The old Munk House in Nitra
The house stood on a side street in Parucza, the Jewish Quarter of Nitra. It was home for four successive generations of the Munk family. Meir Avraham Munk’s father, Beer and his 10 siblings were born and raised here. The area designated for Sukkot, marked by ‘b’ on the drawing, was designed in the 1830s for Beer and his family.
Meir Avraham Munk in his memoirs wrote the following:
“It was open because of the door, window, broken handle and lock, and there was freezing cold inside due to the snow.. … The stove was built of thick earthenware and reached the ceiling. All the trees In the forest would have been too little to warm it up. …About the furnishing:: bed, chair, table and lamp… 2-3 chairs only, so most of the children had to eat standing up. At night, two or three of us slept there, in the same bed with our parents.. I, being the tallest, slept on a short trunk, shrunken like a frog.”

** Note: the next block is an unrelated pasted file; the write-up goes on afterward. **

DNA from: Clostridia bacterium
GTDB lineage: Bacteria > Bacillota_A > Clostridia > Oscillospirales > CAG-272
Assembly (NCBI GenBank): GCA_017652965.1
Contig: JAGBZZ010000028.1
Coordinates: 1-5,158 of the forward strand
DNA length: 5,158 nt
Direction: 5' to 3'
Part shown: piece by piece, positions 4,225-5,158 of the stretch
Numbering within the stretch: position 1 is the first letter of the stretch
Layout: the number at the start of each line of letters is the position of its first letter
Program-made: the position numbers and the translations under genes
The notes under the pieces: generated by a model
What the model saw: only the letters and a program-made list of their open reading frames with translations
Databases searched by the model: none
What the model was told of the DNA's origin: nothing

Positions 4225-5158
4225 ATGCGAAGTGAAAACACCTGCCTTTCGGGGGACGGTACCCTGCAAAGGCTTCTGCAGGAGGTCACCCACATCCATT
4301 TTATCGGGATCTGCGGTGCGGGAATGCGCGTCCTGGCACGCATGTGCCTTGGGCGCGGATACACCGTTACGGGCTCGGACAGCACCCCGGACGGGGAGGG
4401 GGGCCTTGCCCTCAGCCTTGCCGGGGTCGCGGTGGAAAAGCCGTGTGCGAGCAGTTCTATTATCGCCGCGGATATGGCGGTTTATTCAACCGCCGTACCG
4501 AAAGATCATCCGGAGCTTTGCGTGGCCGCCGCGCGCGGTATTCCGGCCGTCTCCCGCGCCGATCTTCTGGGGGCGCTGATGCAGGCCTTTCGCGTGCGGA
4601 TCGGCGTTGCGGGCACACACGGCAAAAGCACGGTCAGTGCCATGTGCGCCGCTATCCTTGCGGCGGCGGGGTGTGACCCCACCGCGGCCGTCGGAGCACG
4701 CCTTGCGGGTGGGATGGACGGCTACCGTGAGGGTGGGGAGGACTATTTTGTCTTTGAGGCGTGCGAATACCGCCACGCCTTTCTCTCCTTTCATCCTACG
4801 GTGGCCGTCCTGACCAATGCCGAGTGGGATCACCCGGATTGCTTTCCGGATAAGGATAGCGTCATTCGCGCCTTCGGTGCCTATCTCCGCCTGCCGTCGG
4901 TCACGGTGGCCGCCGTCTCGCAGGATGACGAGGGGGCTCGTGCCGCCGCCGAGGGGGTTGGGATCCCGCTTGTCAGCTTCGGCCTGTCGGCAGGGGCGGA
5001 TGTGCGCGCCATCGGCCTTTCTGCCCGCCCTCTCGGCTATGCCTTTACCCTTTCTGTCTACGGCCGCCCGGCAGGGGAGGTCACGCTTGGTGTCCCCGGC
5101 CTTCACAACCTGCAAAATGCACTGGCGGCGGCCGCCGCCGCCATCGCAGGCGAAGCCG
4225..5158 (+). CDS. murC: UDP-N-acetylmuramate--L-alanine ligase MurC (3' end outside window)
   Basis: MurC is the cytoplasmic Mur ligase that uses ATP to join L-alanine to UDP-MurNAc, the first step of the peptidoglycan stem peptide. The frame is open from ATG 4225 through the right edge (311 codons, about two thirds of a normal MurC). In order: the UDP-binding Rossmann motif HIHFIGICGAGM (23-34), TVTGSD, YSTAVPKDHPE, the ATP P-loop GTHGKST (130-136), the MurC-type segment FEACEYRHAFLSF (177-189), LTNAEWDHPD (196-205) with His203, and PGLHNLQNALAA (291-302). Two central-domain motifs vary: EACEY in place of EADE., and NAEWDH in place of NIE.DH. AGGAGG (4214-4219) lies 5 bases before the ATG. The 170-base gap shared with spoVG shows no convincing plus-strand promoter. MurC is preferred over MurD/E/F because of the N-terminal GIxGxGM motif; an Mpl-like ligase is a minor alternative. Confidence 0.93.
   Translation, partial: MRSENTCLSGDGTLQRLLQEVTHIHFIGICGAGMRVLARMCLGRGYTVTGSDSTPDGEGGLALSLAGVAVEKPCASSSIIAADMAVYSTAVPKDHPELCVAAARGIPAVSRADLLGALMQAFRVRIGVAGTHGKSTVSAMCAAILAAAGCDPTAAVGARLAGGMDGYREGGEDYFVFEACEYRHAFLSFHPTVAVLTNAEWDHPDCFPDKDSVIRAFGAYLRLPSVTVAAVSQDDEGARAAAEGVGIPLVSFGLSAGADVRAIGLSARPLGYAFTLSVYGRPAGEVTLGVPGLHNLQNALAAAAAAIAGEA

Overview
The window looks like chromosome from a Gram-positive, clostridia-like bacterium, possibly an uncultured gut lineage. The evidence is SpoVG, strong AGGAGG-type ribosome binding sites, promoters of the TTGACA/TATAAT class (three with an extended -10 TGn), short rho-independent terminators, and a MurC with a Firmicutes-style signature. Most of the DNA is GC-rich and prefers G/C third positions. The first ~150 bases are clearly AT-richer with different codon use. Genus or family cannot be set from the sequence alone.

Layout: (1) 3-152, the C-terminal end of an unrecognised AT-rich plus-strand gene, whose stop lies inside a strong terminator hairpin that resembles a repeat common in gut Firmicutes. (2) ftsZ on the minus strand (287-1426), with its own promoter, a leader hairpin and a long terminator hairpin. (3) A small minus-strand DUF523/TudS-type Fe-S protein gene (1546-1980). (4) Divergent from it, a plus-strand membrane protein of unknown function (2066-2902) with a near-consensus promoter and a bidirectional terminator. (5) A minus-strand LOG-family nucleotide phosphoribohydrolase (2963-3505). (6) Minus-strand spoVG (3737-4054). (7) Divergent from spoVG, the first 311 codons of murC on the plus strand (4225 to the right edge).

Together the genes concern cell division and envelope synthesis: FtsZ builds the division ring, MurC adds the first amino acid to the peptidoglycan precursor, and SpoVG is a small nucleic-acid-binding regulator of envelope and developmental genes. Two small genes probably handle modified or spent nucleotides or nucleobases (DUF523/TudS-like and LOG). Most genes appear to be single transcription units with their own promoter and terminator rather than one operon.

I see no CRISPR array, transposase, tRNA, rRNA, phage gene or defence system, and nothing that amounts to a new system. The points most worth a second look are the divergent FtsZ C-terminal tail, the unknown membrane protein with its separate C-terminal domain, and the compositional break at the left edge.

Beer Munk (1800–1852), in contrast to his male siblings, was not educated. He eked out a miserable livelihood as a peddler. He was on the move from Mondays to Friday with his textile ware weighing 65-70 kg, and would return home only for Shabbes. As he had no capital to invest, he received the goods on credit for 3-6 months grace period, and received sales commission. He often sold his ware on credit to the village people. Upon his death, his son Jakab, collected the outstanding amounts for a full year. The majority of the Jewish merchants in the early 19th century were peddlers. As this family also demonstrates, the members of the next generation typically became shopkeepers, retailers or wholesalers.